Death of Drexel Student Due to Neisseria meningitidis Serogroup B

A Drexel University undergraduate has died from an infection caused by Neisseria meningitidis. Stephanie Ross, a 19-year-old sophomore, was found unresponsive by housemates on Monday, March 10. She died later that day at Penn Presbyterian Medical Center in Philadelphia.

Caroline Johnson, MD, of the Philadelphia Health Department was quoted as saying that Ross “…had an overwhelming bacterial…infection, and she went into shock, and she had symptoms of diffuse hemorrhaging.” Esther Chernak, MD, MPH, who is associate professor at Drexel University School of Public Health and a History of Vaccines advisor, noted that “the course of bloodstream infections with N. meningitidis (meningococcemia) is often rapid and fulminant, which is why this disease is among the most terrifying infections.” Ross’s housemates and other close contacts have been offered prophylactic antibiotics.

I spoke with Jeff Moran at the Philadelphia Public Health Department, and he confirmed that the Pennsylvania state public health laboratory determined that the cause of Ross’s death was infection with N. meningitidis serogroup B. I’ve written here about recent meningitis group B outbreaks at Princeton University, where there have been eight cases, and University of California Santa Barbara, where there have been four cases. All individuals survived, but one student had his feet amputated as a result of the infection.

The US-licensed meningococcal vaccine is ineffective against group B meningococcal bacteria, though it protects against strains from the A, C, Y, and W-135 serogroups, which have been more common in this country.

I asked Dr. Chernak, who is not involved with the case, about the course the investigation of Ross’s death will likely take. She said, “In cases like this, there will be heightened surveillance for additional cases, by both Philadelphia Department of Public Health as well as at student health at Drexel. Other local universities will probably step up surveillance, given the attention to this case and concern.”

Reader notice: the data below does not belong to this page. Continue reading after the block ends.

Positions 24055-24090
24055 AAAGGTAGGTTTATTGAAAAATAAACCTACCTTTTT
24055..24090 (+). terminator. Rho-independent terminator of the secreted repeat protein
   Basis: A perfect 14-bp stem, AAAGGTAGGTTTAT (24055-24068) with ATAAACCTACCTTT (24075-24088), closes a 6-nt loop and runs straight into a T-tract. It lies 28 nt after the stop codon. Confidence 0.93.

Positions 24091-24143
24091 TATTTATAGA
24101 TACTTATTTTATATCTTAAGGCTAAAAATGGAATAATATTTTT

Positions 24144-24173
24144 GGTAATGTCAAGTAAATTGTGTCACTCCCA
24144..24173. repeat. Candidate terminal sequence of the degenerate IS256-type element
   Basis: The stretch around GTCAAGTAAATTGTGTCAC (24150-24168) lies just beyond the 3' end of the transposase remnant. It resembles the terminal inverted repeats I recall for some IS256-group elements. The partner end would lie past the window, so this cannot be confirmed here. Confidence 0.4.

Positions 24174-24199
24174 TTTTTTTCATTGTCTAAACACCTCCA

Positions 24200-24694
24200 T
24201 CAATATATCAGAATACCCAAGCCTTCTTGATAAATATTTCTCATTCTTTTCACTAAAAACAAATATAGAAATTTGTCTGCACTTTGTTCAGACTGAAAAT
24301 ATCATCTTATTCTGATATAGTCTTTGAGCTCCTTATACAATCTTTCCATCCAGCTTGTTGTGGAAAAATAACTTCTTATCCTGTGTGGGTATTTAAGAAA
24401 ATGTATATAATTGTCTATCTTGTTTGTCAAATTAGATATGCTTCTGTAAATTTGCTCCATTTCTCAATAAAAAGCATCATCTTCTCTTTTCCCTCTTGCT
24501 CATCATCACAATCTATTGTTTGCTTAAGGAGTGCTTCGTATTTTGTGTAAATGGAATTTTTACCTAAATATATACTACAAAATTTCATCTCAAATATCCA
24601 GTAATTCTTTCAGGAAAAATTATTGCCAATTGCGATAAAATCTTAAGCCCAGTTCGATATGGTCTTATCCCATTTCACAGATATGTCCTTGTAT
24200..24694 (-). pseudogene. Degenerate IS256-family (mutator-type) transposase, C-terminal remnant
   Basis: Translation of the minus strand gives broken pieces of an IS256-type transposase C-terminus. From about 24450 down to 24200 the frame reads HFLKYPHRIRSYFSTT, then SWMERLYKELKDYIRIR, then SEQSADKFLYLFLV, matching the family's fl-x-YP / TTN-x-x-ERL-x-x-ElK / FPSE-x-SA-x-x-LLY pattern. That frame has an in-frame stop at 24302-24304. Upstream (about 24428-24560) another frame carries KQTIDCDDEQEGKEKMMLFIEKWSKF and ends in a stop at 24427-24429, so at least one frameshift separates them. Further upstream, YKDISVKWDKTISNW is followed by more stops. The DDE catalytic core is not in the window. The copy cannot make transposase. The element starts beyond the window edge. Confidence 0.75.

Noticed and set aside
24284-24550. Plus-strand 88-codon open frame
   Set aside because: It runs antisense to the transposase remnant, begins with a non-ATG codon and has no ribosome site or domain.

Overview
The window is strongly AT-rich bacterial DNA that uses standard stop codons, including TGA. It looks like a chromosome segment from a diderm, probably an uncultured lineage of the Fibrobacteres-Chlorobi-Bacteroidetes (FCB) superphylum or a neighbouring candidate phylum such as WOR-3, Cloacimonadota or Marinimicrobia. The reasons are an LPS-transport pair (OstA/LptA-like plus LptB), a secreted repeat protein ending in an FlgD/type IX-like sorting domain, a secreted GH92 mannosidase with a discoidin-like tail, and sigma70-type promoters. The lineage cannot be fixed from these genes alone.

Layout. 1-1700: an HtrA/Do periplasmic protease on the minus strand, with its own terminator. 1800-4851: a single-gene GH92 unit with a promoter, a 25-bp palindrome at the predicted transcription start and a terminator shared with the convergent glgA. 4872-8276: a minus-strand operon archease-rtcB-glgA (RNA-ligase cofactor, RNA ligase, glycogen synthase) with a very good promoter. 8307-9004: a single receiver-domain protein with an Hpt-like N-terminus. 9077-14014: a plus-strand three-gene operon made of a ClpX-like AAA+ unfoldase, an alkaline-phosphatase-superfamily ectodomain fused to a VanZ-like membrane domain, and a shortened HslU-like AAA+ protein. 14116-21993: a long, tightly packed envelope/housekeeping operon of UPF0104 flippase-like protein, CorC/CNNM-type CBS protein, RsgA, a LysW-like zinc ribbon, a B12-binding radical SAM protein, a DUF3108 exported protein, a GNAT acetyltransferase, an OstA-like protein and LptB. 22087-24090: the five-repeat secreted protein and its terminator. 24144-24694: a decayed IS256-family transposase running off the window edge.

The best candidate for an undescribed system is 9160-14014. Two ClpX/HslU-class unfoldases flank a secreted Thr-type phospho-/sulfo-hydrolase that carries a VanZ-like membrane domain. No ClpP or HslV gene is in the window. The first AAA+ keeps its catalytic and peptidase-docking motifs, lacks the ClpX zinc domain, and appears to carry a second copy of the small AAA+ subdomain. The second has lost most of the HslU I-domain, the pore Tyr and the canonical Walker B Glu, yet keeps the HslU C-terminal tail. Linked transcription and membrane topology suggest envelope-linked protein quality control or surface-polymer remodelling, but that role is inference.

Dr. Chernak surmises that the public health investigation in Ross’s case has probably been seeking links to known outbreaks at other universities. When I asked her about linking the actual organism to other outbreaks, she said, “If an organism is recovered from this case (and they cannot always be recovered), it can be sent to CDC for molecular fingerprinting to see if the strain matches the strain associated with other university outbreaks. This presumes that CDC tested isolates from those other outbreaks, which is likely.” She stressed, however, that the Ross’s case may very well not be linked. Serogroup b meningococcal disease crops up periodically, though at low levels. The Princeton and UCSB outbreaks were not found to be related. [UPDATE 3/18/2014: The CDC has confirmed that the strain responsible for Ross’s death was genetically linked to the strain in the Princeton outbreak, and that Ross had had recent contacts with Princeton students. More here.]

The FDA approved a meningitis B vaccine for use in the Princeton and UCSB outbreaks under an Expanded Access to Investigational New Drug protocol. Regulatory agencies in European Union, Canada, and Australia approved this meningitis B vaccine in 2013. Its unwieldy generic name is Meningococcal group B Vaccine [rDNA, component, adsorbed], though it is most often referred to by its trade name, Bexsero. Novartis manufactures the vaccine at sites in Europe.

Novartis has completed phase 2 trials of a combination meningitis serogroups A, C, Y, W-135, and B vaccine for potential licensure in the United States. A spokesperson for Novartis informed me that the company is evaluating plans to advance the vaccine into phase 3 trials. Given how long phase 3 trials take and the time required for FDA review and approval, it’s unlikely that this new vaccine will be available soon.

A single case of serogroup b meningococcal infection would not be sufficient to initiate a mass vaccination program with Bexsero at Drexel. Drexel’s official statement on the case is here.

Other Sources

Bacterial meningitis killed Drexel student.

CDC. Meningococcal disease.